He quoted a consultancy price of $50,000.
When he arrived at the factory floor, he listened carefully to the humming of the machine, then took out a piece of chalk and marked an 'X' at one spot. "This is where your problem lies."
The factory engineers duly opened the machine and examined the mechanism where the retired engineer pointed out. And quite correctly, the machine functioned after being fixed.
The managers were however, a bit miffed for paying $50,000 for just a chalk mark and asked the retired engineer to give a detailed breakdown. His invoice was as follows:
1. Chalk mark $ 1
2. Service from years of experience $ 49,999
TOTAL $ 50,000
The lesson learnt is that value doesn't just come from tangible goods or service but from the intangible as well.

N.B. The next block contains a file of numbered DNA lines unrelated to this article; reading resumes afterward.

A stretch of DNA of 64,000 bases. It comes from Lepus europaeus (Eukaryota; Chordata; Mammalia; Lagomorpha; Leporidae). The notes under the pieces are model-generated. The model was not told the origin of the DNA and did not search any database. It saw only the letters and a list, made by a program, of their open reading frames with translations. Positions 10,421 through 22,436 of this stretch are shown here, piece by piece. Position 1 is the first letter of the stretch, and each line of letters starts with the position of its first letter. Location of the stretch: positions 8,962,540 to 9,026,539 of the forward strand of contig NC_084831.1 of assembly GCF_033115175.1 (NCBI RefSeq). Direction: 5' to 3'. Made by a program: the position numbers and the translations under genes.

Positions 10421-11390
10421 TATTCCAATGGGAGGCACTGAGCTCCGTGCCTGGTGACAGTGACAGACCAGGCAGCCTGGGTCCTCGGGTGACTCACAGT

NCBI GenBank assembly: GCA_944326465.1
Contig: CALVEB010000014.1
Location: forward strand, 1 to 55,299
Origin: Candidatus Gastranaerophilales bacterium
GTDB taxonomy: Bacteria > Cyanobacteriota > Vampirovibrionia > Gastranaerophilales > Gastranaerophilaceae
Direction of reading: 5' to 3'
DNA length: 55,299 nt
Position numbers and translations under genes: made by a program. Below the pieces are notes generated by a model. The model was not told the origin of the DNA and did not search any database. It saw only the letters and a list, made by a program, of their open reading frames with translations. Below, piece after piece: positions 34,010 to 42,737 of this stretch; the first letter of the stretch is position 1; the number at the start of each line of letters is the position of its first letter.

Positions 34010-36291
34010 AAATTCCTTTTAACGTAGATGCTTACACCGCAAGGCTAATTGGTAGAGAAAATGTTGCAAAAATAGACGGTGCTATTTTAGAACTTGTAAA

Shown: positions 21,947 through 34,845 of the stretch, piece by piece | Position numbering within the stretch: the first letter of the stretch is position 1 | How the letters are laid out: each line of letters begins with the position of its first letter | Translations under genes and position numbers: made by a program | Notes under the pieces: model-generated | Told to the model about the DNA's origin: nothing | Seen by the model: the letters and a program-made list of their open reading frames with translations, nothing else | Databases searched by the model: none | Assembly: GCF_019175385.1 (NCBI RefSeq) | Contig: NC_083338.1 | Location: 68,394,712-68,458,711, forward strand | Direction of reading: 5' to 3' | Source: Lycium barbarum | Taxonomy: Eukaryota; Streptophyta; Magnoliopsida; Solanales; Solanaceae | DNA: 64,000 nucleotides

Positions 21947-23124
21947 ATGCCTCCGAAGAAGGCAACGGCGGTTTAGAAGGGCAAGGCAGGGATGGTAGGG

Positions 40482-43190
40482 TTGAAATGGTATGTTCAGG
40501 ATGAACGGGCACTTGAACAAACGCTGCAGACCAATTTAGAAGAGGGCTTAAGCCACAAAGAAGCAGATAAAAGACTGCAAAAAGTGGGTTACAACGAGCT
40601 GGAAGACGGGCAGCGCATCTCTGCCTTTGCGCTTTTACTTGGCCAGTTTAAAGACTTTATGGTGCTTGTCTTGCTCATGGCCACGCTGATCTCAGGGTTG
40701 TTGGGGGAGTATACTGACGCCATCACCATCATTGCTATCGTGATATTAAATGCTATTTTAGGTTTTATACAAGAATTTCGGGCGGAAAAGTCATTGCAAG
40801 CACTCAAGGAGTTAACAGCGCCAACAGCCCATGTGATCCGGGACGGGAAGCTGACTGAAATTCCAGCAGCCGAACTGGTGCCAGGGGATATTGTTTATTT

Another lesson is that you must always quote a price BEFORE you give consultation.
Which reminds me of another story:
The difference between the runner in a 100m race may only be 0.01s. But the prize money can be as different as $100,000 and $50,000
100% increase in value for only a 0.1% difference in output.
One lesson I think is that we shouldn't try to go for doubling our output to double our pay. We can't. I can't double my pay by doubling my lines of code per day. In fact the number of lines of code I create a day remains constant. It is the quality of code and the years of experience behind it that is important. There is a limit to the number of hours a day we have.
It is increasing our decision making abilities so that making right decisions more often is increased, and thereby our added value increases.